Be prepared to have a genuine conversation with them. Show interest in what they are saying. If you are going to convince him or her of anything one-on-one, you have to first take a genuine interest in that person's point of view.
The article doesn't state this, but a "genuine" conversation and sincere "interest" means that you're willing to consider that the other person is right. If you don't think that there's any way you can be wrong, then you're already failing this step. (And this is probably the biggest failure of the article, as it the writer doesn't understand the premises behind his/her own advice.)

5. I should first note that much of the advice is good stuff that could be useful no matter what you're discussing. However, it starts to assume too much with point number five under "Discussions":
Explain why Christianity helps people to live better lives.
Don't be shocked if the atheist doesn't even accept the premise of this. Has Christianity helped some people lead better lives? Absolutely. Some people kick drugs, alcohol, abusive relationships, etc. with Christianity. The same can be said of other religions. More importantly, there are atheists who don't feel as though they're somehow living an "worse" life than the average Christian. In fact, many of us feel the opposite, if anything. Be prepared to have the atheist point out that places that are more religious/Christian (the "Bible Belt" of the U.S.) tend to have lower standards of living than places with less religiosity (Scandinavia).

6. Again, some more good advice is given, but step 3 under "Long Term Goals" is curious:
After their arguments about any advantages of being atheist, say that their arguments are perfectly good points, but not enough to convert you to atheism.
In other words: "Make sure your mind is sufficiently made up and unwilling to change when given new evidence or a different perspective." I don't know about you, but I always assume that I can be wrong about anything and everything. I'm willing to  convert if given proper evidence (I don't care about "arguments" for belief) and I can spell out for you numerous examples of what that evidence would look like.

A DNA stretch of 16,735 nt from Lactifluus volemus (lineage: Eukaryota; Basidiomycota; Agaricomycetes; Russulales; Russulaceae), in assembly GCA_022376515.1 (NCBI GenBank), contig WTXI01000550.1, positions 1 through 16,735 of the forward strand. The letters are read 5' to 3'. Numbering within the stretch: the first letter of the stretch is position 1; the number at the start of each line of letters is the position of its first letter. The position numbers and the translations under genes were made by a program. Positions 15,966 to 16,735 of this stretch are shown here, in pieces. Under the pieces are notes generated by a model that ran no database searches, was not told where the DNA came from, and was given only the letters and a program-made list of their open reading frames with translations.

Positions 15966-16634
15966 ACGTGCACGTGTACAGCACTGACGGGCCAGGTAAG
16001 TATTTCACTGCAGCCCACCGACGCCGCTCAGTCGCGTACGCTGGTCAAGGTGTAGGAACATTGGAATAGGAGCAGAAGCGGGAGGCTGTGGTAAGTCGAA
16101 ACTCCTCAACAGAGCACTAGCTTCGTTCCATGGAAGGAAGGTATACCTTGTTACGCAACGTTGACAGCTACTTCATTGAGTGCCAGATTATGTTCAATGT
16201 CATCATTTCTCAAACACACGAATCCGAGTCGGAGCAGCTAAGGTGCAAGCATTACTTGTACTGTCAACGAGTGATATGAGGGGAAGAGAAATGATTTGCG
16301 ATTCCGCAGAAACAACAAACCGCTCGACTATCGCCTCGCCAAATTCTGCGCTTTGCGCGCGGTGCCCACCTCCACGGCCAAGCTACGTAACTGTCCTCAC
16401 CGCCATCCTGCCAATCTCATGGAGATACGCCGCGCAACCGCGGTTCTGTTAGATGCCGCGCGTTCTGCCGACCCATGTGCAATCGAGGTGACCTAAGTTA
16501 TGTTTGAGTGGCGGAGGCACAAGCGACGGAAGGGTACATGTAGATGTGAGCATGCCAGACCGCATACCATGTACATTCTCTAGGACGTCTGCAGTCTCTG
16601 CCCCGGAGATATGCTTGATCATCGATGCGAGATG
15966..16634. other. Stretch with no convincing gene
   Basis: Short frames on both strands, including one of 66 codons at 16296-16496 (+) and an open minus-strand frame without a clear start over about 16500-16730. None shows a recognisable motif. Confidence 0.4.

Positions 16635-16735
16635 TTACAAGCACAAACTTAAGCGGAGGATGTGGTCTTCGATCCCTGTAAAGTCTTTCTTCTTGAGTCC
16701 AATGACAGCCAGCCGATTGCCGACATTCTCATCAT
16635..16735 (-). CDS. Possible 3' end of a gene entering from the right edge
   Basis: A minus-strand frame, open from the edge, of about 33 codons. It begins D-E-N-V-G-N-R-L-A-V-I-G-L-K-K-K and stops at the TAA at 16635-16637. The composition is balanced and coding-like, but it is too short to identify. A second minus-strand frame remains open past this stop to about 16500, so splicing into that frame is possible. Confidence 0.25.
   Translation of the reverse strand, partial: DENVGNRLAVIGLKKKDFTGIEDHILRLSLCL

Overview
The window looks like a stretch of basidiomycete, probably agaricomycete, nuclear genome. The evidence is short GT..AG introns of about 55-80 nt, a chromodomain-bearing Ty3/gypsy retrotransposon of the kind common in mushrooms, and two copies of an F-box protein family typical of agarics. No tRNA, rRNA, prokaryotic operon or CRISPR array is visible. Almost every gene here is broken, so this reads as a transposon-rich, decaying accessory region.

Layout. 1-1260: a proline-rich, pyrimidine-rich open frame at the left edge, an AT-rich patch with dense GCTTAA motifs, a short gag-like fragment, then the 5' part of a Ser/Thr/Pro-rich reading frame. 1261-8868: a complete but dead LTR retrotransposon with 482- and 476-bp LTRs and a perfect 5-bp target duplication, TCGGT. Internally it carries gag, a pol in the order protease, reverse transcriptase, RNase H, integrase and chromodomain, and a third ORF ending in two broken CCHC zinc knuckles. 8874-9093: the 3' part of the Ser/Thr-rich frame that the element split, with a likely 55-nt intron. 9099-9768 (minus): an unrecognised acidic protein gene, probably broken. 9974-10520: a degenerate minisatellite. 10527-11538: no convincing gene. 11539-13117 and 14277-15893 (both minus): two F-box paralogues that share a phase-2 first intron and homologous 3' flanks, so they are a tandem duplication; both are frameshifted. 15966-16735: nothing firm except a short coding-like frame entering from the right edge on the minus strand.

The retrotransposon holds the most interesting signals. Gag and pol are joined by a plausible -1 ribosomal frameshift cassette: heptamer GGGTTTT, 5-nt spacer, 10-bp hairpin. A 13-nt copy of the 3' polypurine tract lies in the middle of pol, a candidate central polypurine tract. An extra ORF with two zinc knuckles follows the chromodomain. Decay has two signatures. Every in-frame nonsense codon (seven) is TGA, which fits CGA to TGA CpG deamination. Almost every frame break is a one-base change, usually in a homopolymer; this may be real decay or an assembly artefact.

This relates back to point number 4, as it's not a genuine conversation if you're unwilling to even consider that you might be wrong.

7. The seventh point under "Long Term Goals" states:
As your friend listens (or just allows you to pray), pray that God will bless your friend and draw closer.
Honestly? Go ahead and pray for your friend. But don't do it in front of him or her because they're likely to view that as condescending. It carries the assumption that there's something wrong with them, and I hate to break it to you, but most of us atheists don't feel like we're missing something. Even if you're right, this will likely only turn the atheist off entirely.

Overall, I think that the article comes from a good, sincere place, and the writer wants to help people. However, it makes a few fundamental mistakes that will likely set off several alarm bells for atheists rather than have them consider converting to Christianity.


Anonymous said...

Great blog. Thanks for sharing.

Tony from Pandora said...

I couldn't get passed the lame artwork from the linked article to actually read it...

Ron Nicolas said...

Nicely done.

Richard Neel said...

I enjoy your non-dogmatic approach to atheism. Most atheists don't realize this, but they can seem just as dogmatic as many Christians. I'm always open to the possibility that I might be wrong about my world view. In fact, I've changed my mind about many things in my life. My sincere hope for our planet is that people can eventually begin to understand that we don't all see things from the same perspective and be OK with it. We can still respect one another even though we disagree. Alas, I fear we have a long way to go. Thanks for your words.

Lance Johnson said...

Thanks for the kind words.

The way I see it, I just want to know what's true and what isn't. I realize my fallibility though, and I try my best to adopt an approach that will lead me to the truth - whatever it is.

Rob said...

Excellent reply!